He gazed up at me, his eyes wet, his pupils swollen like black olives.
I've been tempted many times to yell at friends and acquaintances for being thoughtless and putting Omri in painful situations.When I arrived back at home, he was jumpy and chain-smoking.His voice shook, words tumbling out between labored breaths.His eyes roamed wildly in their sockets, never focusing on anything in particular. So I sat with him while he smoked, neither of us saying a word.Even hours later, he still couldn't stand still or speak normally. The best form of support I could offer Omri was my silence.One night, some European colleagues offered Omri a ride from Jerusalem to Tel Aviv.
They insisted on driving through Qalandiya, a Palestinian neighborhood where Omri once fought, even though he begged them multiple times to take a different route home.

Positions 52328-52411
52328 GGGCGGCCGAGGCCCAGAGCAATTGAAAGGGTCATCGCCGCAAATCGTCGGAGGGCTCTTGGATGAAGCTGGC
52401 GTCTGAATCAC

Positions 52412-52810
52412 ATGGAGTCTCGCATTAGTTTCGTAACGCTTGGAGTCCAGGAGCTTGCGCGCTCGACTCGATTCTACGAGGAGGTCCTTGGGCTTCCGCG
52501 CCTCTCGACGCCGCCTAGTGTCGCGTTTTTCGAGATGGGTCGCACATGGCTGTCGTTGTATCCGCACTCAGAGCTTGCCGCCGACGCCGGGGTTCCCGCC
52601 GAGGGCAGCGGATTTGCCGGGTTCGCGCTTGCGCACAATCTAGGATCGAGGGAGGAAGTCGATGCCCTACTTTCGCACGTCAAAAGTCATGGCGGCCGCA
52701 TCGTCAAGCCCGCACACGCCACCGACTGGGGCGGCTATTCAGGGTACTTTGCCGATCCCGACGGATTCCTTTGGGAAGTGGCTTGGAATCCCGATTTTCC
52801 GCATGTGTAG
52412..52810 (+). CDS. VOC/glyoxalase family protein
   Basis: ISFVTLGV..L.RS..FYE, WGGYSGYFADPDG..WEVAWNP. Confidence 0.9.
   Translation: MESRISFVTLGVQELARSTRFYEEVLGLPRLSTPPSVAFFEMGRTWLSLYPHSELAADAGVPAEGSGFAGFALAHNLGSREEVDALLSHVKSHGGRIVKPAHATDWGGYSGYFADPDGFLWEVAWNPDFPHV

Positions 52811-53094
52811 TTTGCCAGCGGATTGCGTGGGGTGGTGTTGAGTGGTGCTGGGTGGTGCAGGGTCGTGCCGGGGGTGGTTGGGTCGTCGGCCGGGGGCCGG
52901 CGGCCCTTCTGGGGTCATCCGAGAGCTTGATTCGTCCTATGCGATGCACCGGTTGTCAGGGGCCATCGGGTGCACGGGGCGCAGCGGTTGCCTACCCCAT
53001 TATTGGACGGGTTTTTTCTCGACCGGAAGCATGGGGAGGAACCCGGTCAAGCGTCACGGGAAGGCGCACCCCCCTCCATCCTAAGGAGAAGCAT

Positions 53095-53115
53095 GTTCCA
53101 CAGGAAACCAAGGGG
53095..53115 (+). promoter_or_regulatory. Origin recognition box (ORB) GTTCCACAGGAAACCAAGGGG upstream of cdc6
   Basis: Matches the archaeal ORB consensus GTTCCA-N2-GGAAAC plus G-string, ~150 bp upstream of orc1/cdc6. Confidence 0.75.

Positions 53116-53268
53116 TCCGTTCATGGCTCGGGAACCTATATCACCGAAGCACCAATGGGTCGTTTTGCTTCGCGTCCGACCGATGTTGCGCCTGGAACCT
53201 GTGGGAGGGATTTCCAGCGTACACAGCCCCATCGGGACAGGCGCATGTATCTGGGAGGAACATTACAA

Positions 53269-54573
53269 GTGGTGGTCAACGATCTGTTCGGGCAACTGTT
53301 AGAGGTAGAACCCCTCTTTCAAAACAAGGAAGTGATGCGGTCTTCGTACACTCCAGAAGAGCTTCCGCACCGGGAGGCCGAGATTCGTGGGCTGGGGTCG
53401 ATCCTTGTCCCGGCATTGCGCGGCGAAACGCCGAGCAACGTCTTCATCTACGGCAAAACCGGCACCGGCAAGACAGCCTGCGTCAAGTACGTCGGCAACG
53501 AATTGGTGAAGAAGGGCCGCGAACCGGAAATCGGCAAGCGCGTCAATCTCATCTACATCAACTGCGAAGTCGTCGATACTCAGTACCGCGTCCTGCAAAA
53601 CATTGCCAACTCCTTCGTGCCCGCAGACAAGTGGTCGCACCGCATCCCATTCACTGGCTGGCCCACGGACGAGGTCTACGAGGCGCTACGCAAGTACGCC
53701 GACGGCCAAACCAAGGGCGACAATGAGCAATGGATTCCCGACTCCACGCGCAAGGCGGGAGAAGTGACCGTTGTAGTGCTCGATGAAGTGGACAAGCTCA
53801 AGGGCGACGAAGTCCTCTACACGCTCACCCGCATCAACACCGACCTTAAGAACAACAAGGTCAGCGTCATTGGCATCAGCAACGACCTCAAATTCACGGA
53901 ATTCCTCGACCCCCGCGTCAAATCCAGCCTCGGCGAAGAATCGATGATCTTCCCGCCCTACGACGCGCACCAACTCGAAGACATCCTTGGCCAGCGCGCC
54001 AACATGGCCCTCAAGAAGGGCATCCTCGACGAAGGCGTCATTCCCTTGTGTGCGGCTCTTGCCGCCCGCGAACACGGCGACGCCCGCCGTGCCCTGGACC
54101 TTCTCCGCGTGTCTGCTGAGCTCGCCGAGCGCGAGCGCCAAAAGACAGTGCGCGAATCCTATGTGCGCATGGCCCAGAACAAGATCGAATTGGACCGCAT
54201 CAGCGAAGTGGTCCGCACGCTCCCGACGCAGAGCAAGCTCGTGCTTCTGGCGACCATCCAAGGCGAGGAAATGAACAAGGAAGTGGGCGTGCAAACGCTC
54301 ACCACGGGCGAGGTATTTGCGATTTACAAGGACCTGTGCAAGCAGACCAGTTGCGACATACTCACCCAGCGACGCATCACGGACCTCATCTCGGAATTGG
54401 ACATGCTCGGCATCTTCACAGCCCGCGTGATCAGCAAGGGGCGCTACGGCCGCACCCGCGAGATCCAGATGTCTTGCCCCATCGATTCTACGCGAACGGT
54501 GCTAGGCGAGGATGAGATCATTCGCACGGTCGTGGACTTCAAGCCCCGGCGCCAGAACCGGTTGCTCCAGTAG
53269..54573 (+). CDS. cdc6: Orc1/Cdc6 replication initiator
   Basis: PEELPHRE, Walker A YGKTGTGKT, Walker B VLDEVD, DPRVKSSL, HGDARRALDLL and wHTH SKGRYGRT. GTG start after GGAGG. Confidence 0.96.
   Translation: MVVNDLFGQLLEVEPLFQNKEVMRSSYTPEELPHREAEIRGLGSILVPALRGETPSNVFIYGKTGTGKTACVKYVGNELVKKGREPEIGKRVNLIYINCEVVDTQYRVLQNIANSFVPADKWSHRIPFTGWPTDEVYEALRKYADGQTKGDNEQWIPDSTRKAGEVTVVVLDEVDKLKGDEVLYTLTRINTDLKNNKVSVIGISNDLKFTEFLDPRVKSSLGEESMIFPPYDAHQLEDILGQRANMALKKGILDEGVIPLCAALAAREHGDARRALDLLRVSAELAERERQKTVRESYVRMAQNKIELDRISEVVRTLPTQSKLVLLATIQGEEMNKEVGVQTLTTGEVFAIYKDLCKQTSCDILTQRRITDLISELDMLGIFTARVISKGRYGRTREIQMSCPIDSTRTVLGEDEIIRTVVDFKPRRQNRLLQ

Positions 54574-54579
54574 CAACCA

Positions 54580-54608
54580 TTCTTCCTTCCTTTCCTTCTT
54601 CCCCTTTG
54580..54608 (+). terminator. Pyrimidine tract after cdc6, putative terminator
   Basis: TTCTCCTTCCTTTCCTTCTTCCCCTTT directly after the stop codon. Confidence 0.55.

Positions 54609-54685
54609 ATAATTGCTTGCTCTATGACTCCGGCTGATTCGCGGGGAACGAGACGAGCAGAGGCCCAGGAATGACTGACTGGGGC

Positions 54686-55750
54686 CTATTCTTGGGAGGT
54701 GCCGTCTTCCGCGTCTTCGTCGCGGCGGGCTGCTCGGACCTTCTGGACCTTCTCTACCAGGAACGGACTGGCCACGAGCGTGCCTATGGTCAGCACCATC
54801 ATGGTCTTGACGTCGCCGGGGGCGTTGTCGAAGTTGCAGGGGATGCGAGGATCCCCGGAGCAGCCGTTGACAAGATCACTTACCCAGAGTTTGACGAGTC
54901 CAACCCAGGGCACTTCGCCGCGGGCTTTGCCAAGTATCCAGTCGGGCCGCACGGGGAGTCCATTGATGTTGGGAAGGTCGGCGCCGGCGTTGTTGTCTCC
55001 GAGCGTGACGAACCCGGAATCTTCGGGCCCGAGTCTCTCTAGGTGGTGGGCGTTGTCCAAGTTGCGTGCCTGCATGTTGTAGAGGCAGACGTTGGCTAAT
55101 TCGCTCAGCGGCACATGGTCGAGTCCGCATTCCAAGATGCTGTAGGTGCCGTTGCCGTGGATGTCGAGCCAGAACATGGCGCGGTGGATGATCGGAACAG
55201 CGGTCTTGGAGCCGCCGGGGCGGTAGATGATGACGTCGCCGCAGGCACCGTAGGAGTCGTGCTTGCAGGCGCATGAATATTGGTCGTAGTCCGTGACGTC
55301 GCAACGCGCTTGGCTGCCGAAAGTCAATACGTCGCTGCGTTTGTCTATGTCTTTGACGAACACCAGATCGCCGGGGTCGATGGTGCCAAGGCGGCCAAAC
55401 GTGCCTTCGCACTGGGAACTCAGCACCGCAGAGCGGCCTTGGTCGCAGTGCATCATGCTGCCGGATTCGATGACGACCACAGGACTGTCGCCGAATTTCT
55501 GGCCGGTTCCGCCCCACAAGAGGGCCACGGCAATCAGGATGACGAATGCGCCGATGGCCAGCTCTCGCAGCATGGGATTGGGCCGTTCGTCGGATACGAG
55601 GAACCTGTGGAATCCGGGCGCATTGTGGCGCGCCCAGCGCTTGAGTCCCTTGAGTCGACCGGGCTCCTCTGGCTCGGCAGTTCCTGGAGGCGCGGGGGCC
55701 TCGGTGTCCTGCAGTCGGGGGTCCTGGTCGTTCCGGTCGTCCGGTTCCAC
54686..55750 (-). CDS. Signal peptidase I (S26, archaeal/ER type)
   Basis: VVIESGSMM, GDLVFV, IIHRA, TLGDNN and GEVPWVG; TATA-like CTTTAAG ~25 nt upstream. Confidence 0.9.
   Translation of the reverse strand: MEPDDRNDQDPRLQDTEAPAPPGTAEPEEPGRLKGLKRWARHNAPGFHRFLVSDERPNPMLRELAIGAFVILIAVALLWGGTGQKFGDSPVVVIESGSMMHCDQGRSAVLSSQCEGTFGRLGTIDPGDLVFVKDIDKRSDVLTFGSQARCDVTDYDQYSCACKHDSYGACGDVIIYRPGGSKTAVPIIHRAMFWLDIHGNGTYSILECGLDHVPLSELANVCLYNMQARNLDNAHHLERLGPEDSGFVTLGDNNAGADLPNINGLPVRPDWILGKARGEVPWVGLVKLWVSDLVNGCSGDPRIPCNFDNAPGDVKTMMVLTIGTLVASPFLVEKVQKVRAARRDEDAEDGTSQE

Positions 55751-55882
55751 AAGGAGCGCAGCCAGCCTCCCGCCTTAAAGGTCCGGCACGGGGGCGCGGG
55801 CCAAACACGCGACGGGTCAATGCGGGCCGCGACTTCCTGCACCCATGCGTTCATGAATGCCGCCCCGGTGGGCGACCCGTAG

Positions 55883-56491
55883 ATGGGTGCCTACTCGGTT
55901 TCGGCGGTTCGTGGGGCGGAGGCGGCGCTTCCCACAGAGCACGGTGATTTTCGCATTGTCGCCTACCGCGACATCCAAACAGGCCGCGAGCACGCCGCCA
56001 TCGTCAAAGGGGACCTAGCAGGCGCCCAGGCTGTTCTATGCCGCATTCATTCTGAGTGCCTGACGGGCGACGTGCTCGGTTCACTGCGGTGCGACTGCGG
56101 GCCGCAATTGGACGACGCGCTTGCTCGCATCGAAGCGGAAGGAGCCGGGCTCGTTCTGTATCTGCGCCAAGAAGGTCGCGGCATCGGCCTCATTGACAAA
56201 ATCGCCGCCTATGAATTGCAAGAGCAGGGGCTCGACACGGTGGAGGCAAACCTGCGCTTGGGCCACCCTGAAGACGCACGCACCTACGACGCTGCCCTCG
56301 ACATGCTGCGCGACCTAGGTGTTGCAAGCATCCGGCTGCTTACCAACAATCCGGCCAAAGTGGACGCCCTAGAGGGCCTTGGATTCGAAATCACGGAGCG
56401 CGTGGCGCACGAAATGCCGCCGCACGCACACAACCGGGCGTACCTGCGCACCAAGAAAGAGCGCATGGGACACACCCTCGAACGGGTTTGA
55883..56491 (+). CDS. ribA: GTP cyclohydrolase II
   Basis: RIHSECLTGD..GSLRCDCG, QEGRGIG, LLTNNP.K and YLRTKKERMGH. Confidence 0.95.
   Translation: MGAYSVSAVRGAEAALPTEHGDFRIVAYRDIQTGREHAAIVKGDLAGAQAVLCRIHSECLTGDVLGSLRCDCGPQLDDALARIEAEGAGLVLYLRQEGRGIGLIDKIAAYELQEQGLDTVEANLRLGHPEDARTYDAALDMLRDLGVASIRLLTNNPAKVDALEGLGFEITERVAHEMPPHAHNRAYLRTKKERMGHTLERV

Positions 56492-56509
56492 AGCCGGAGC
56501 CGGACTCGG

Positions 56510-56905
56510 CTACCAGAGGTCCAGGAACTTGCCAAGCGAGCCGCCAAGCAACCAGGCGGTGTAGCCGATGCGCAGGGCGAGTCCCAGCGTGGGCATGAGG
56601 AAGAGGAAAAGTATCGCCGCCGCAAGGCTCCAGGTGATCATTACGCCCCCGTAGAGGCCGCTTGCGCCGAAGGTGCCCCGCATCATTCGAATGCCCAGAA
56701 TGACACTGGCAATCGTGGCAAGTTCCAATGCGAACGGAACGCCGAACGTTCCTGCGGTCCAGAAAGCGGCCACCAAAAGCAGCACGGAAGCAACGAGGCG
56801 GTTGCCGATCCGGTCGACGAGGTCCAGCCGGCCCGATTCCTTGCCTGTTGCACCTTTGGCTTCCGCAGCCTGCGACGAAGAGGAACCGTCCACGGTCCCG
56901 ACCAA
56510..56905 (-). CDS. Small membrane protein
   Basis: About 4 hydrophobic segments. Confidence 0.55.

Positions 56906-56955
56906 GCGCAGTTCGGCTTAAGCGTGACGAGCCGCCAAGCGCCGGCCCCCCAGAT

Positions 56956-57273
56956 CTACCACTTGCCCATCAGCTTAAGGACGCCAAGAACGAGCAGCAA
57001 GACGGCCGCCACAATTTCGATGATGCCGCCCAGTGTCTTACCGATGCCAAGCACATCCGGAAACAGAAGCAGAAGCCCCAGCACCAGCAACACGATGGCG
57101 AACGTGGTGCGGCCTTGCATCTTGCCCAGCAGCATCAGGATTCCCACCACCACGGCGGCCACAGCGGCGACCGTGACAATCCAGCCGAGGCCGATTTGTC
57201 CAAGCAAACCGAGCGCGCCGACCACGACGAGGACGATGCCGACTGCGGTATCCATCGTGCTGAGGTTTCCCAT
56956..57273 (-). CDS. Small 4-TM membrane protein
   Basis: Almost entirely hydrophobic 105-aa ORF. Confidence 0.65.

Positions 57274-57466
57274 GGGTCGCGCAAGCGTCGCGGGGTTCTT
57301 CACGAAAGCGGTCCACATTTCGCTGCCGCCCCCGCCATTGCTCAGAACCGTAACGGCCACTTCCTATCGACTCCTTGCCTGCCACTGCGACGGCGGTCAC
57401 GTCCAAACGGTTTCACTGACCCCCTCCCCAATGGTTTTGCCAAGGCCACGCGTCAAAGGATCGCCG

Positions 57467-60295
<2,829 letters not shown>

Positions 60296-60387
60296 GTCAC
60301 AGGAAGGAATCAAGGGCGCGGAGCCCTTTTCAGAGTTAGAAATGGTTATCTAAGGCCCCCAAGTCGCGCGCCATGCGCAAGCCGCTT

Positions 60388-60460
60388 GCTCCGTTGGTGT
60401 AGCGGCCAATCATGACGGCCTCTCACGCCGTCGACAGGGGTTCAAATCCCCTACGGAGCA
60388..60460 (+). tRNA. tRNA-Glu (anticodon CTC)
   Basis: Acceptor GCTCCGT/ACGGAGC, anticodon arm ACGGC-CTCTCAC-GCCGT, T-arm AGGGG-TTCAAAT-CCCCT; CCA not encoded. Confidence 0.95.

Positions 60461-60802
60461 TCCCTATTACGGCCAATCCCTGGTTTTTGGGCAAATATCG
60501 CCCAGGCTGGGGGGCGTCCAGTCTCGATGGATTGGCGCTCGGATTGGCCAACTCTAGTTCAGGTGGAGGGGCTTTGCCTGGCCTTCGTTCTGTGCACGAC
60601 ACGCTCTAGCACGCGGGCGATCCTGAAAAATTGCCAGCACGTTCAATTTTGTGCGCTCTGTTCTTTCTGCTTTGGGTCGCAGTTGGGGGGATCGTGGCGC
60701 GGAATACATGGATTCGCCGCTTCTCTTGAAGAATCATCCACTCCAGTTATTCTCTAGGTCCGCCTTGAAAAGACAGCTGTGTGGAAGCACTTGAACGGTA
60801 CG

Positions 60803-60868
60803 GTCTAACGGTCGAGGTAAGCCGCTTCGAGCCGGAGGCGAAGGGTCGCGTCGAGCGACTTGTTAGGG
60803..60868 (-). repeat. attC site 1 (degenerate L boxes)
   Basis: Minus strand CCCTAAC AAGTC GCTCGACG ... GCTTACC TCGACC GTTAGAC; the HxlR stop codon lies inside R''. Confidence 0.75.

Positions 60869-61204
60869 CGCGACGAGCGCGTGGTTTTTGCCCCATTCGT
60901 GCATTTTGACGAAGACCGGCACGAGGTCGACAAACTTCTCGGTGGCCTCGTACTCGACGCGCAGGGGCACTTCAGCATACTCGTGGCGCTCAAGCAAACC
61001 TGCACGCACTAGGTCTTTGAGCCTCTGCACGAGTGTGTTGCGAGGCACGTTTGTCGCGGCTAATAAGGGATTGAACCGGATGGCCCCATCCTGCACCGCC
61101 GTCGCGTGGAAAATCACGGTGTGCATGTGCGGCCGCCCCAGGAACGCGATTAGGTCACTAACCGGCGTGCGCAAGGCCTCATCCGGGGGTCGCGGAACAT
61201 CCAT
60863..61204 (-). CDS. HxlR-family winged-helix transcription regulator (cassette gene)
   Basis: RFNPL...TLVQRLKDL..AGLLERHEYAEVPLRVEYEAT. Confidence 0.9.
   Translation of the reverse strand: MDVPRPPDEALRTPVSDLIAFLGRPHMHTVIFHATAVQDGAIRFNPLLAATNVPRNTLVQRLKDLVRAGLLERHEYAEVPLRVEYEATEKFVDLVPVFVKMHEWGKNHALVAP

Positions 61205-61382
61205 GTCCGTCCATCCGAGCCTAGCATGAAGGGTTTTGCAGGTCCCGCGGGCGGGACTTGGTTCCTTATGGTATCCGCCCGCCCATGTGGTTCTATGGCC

There are still things he will choose not to tell me, and I am OK with that.
I realize now that I have to trust Omri to fight his own battles.
They've numbed themselves to the extent where they have difficulty experiencing emotion at all, even forming opinions."have shown that female partners of people with PTSD, in particular, report high levels of anxiety and stress by proxy.
My friend Katie*, 25, has dated a few veterans who served in Iraq and Afghanistan.
That's a firm line in the sand," Ajjan warned.